Over the past few years, a spate of terrific science fiction novels about videogames have asked what will happen to gaming — and gamers — in the future. Will political elections be decided by videogame? Will resistance movements be organized by guilds? And who will control the game spaces that already control so much of our imaginations? Here are ten novels (OK, one is a novella) that grapple with these questions.
Artwork for Ready Player One by Gordon Jones.
For this list, I wanted to focus on novels that are explicitly about videogames, gamers, and game developers. Though there are many futuristic novels featuring virtual worlds or cyberspace-like places that are clearly modeled on videogames, those books aren't about videogames per se.
1. Player of Games, by Iain M. Banks (1988)
The oldest book on our list, Player of Games was the second novel Banks published in his popular Culture series, set in a very distant, post-human future where descendants of Earth have spread across the galaxy and joined forces with aliens and AIs. The main character Gurgeh is a notoriously brilliant board game player who gets recruited by the Culture's version of MI6, called Special Circumstances, to play an immersive virtual reality game on another planet. That game turns out to be woven into the fabric of the planet's political culture, and Gurgeh's job isn't just to win - it's to overthrow the planet's government. Like many early videogame stories, this novel is less about videogames per se than it is about how such games are a metaphor for other aspects of our lives. In other words, The Player of Games isn't about gaming as gaming — it's about gaming as life.
2. The Restoration Game, by Ken MacLeod (2010)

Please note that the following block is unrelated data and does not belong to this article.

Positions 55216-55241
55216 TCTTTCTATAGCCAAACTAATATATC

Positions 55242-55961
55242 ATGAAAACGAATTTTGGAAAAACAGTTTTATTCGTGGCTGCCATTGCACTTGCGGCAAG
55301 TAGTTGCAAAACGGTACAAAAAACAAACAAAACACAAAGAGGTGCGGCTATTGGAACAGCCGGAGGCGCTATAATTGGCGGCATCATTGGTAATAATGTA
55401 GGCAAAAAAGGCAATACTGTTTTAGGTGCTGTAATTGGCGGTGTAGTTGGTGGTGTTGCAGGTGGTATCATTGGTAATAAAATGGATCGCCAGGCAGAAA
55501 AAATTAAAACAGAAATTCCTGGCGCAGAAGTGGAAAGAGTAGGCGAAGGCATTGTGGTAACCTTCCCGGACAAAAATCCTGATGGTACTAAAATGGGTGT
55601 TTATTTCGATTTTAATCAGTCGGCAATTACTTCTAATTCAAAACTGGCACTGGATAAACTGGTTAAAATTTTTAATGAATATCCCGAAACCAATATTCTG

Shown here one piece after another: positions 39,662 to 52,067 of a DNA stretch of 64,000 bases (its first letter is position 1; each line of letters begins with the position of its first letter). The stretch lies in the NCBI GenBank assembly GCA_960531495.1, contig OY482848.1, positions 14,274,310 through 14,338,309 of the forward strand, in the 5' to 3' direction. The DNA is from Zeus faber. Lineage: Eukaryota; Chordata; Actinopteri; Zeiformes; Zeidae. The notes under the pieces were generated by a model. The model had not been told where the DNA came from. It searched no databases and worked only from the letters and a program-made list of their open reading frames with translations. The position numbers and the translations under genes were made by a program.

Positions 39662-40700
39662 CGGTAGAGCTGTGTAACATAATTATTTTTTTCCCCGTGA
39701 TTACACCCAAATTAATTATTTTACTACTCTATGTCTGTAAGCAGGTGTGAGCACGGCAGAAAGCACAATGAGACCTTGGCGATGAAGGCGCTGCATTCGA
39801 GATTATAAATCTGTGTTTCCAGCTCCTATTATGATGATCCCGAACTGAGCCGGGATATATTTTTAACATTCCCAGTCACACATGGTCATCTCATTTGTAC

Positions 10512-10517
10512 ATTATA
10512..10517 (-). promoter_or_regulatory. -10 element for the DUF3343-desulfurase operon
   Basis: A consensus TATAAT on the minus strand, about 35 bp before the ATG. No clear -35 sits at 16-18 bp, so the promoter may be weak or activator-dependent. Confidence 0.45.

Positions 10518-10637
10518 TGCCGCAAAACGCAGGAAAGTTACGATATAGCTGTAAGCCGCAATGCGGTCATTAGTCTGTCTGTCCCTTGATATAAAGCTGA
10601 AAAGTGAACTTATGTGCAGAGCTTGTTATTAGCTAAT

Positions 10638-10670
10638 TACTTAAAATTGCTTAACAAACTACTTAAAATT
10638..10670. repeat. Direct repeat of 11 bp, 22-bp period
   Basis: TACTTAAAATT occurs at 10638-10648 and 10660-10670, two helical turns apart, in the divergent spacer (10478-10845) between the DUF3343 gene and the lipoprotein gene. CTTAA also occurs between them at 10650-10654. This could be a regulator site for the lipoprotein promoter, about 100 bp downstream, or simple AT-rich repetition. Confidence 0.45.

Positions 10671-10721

It's interesting to contrast MacLeod's latest novel with The Player of Games because The Restoration Game also deals with how videogames influence political power. But it also reflects how much our understanding of videogames has changed. MacLeod doesn't need to take his characters to another planet; instead, he takes us into the cubicles of a videogame company developing a nationalistic MMO that the CIA hopes will foment a revolution in a fictional Eastern European country. We move between the politics of videogame development and the politics of engineered revolution, only to discover that one of the greatest secrets of the former Soviet Union is a kind of cosmic easter egg. (Our review is here.)
3. Halting State, by Charles Stross (2008)
In the first of his two linked detective novels that focus on futuristic cybercrimes, Stross plunges us into a world of virtual theft and network infection. As investigators try to track the theft of several thousand euros worth of game items in an MMO, we slowly learn that more than gamer gold is at stake. Chinese hackers have infiltrated the backbone of the European internet, opening a gaping security hole that could bring down governments as well as gamer goblins.
4. For The Win, by Cory Doctorow (2010)
Written for a young adult audience and set mostly in Asia, For The Win is about young people who make their living playing videogames, and who use their virtual guilds to organize a real-world labor movement. It combines many of the preoccupations of MacLeod and Stross' work, but focuses entirely on how MMOs can build up effective resistance movements. Here we see the triumph of gamers over game designers, and the oppressed lower classes being empowered, rather than being used by security forces to bring down enemy governments. Doctorow's novel is one of the most Utopian in the genre.
5. Reamde, by Neal Stephenson (2011)